Administration fees: Do you know what administration fees are? Because I didn’t! Administration fees are fees for photocopying and printing your contracts. In my opinion this should really only cost £5, I mean it’s printing…
Inventory fees: These are fees to check what you have in your flat/home when you move in, just to make sure you don’t take anything with you. There’s no reason for this to cost hundreds.


Once you move in…

When you move in, take a photo of EVERYYYYYTHING. I can’t stress this enough, take a picture of that little crack in the wall, or that window that doesn’t open property. Take a photo of that peeling wall paper and that stain in the carpet. This way you get every inch of that (overpriced) deposit back.

And that, my friends, if your guide to renting in London. I wish I knew all of this when we picked our property, but I guess it was a learning curve. I move in on Saturday and despite all the stress that came before, I’m excited to be living in a flat with some of my best friends. 🙂

The Guardian has another really useful renting guide for students here!

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6 Responses to "Student Guide to Renting in London"

Thanks for sharing this informative post.


September 22, 2014 at 05:57 Nina

Those prices are absolutely outrageous! I am sure many incoming students are going to be thankful for this post! xo


September 23, 2014 at 14:29 Georgina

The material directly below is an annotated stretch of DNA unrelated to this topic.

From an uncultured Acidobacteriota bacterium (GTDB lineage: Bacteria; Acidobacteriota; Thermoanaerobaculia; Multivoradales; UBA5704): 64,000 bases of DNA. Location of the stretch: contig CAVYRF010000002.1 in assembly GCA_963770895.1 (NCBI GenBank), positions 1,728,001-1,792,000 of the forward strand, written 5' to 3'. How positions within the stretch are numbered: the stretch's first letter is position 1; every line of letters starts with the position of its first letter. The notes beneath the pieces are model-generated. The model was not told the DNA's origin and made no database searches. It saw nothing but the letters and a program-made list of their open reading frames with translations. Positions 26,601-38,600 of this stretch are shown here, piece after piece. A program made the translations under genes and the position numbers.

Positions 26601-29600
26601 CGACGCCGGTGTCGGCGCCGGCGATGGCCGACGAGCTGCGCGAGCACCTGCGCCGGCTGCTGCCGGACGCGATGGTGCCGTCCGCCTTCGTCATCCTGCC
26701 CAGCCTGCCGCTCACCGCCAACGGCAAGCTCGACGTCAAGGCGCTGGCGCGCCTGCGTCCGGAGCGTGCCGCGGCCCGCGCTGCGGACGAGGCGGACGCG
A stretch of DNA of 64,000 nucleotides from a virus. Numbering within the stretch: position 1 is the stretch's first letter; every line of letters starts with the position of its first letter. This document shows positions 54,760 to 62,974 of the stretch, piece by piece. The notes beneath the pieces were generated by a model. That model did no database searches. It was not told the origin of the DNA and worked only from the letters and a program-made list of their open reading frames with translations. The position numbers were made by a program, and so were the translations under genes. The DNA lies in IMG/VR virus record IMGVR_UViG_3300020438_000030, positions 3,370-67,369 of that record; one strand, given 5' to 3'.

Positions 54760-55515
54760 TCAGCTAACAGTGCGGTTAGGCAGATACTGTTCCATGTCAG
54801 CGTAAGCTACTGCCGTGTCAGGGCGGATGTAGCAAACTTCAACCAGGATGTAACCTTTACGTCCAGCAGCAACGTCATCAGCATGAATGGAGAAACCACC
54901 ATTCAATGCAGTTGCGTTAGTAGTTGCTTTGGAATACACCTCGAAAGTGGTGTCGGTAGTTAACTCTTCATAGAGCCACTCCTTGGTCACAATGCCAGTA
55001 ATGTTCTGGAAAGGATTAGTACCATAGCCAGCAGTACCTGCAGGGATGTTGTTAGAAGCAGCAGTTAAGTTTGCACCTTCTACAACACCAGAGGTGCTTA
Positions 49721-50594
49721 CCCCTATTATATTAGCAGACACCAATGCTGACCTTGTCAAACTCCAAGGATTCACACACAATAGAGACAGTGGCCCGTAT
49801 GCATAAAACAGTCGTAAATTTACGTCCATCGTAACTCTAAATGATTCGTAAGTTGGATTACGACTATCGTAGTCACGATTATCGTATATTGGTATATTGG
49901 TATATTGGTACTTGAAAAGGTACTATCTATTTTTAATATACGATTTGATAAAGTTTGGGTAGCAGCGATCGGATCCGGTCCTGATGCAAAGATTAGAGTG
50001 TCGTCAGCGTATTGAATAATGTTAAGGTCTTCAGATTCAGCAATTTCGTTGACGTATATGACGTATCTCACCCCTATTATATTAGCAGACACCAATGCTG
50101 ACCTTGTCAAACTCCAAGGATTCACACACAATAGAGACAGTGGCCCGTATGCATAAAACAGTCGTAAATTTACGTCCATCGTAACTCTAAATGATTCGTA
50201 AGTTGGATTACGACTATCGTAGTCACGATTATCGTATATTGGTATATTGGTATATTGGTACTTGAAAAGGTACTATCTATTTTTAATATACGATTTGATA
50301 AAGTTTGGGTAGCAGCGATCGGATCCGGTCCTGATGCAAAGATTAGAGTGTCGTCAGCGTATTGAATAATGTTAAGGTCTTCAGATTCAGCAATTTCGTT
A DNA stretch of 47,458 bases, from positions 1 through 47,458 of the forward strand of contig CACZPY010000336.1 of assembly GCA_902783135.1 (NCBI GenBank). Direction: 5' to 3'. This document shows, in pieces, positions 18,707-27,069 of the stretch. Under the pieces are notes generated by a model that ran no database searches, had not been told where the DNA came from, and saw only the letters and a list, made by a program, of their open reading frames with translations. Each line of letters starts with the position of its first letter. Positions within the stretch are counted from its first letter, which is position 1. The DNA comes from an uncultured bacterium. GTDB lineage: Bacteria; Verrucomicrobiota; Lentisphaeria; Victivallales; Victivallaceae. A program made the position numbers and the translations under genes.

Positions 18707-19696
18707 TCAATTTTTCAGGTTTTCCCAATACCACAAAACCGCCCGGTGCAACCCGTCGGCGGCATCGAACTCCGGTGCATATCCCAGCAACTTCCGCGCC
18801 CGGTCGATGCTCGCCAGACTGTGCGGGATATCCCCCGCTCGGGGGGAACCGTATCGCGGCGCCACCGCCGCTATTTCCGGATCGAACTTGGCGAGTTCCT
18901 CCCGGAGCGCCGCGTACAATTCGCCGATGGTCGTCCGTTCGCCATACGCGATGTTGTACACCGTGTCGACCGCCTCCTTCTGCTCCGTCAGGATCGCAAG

This is such an important post! Especially about taking pictures of everything. I’ve lived in San Francisco and Boston and rent is just as bad here! Following you on Bloglovin and twitter- can’t wait for future posts! 🙂

Chowing Down by the Bay


September 23, 2014 at 16:49 Your Name

Great Post. All the best in your new apartment.


September 25, 2014 at 02:02 Beauty

I feel like it’s destiny that I found this post actually. One of my dream places to live is London. I’ve always wanted to see and experience the city and as someone who yearns to travel and live in different places, London has always been my #1 spot. Right now I live in the U.S. and I’m rather bored of it – not enough diversity, not enough culture.

I plan on attending university here because it’s pretty cheap and it’ll allow me to save my money for when I’m ready to actually start living my life. However, my friend and I have been talking about moving to London after a few years at university here in the States. Both of us have wanted to go since we were 5, and we’ve been friends for almost 10 years so it’s one of those no brainers that we’ll still be friends 4 years from now.

So basically this post was a God send. My biggest worry is the price of living. Living in a city is expensive no matter what, but somewhere like London… Yeah, I wasn’t so sure. I know between now and when I want to move there prices will change a LOT, but it’s good to know what it’s like living there. I’m not 100% sure how much rent is where I’m living now, but I do know that the cost of living in NYC is probably more expensive than that of living in London. For example: a closet-sized apartment in NYC is about $1,200/month. Now THAT is some insane stuff, ha.

This was a super long comment full of rambling and I’m REALLY sorry but I was just really excited about this post! If you have any other tidbits you didn’t include in this post PLEASE feel free to shoot me a quick email. :heart:


admin replied on November 22, 2014 at 23:30

I’m glad this post could help haha! Living in London is definitely amazing, there’s just so much to do. It is pricey, but it doesn’t have to be ridiculously pricey if you know what you’re looking for. Best of luck if you move out here!

November 16, 2014 at 09:48 Sydney